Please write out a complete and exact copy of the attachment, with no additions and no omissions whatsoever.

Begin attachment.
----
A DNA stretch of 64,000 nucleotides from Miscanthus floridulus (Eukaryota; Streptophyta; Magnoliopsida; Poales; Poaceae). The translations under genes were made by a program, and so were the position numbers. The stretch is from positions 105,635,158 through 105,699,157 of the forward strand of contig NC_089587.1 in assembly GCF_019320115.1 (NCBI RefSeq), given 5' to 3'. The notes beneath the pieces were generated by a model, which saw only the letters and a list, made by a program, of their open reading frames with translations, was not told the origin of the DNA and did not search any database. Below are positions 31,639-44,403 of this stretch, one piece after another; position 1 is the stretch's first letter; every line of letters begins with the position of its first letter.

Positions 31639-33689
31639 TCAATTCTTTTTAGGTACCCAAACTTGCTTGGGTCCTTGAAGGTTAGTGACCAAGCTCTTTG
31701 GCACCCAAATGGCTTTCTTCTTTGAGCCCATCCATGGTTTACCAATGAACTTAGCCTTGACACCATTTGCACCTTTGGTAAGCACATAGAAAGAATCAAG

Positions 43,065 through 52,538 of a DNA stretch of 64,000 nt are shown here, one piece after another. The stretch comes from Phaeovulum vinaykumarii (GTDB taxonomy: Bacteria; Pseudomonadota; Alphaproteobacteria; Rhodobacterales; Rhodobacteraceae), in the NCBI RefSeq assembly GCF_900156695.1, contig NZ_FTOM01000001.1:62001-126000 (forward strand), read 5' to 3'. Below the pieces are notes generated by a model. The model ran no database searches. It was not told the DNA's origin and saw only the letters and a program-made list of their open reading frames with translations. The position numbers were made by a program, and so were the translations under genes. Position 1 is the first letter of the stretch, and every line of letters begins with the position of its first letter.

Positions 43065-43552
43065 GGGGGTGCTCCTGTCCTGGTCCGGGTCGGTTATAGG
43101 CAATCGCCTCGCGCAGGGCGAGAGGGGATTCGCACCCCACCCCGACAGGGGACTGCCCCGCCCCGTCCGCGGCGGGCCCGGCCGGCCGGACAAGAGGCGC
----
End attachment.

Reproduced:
A DNA stretch of 64,000 nucleotides from Miscanthus floridulus (Eukaryota; Streptophyta; Magnoliopsida; Poales; Poaceae). The translations under genes were made by a program, and so were the position numbers. The stretch is from positions 105,635,158 through 105,699,157 of the forward strand of contig NC_089587.1 in assembly GCF_019320115.1 (NCBI RefSeq), given 5' to 3'. The notes beneath the pieces were generated by a model, which saw only the letters and a list, made by a program, of their open reading frames with translations, was not told the origin of the DNA and did not search any database. Below are positions 31,639-44,403 of this stretch, one piece after another; position 1 is the stretch's first letter; every line of letters begins with the position of its first letter.

Positions 31639-33689
31639 TCAATTCTTTTTAGGTACCCAAACTTGCTTGGGTCCTTGAAGGTTAGTGACCAAGCTCTTTG
31701 GCACCCAAATGGCTTTCTTCTTTGAGCCCATCCATGGTTTACCAATGAACTTAGCCTTGACACCATTTGCACCTTTGGTAAGCACATAGAAAGAATCAAG

Positions 43,065 through 52,538 of a DNA stretch of 64,000 nt are shown here, one piece after another. The stretch comes from Phaeovulum vinaykumarii (GTDB taxonomy: Bacteria; Pseudomonadota; Alphaproteobacteria; Rhodobacterales; Rhodobacteraceae), in the NCBI RefSeq assembly GCF_900156695.1, contig NZ_FTOM01000001.1:62001-126000 (forward strand), read 5' to 3'. Below the pieces are notes generated by a model. The model ran no database searches. It was not told the DNA's origin and saw only the letters and a program-made list of their open reading frames with translations. The position numbers were made by a program, and so were the translations under genes. Position 1 is the first letter of the stretch, and every line of letters begins with the position of its first letter.

Positions 43065-43552
43065 GGGGGTGCTCCTGTCCTGGTCCGGGTCGGTTATAGG
43101 CAATCGCCTCGCGCAGGGCGAGAGGGGATTCGCACCCCACCCCGACAGGGGACTGCCCCGCCCCGTCCGCGGCGGGCCCGGCCGGCCGGACAAGAGGCGC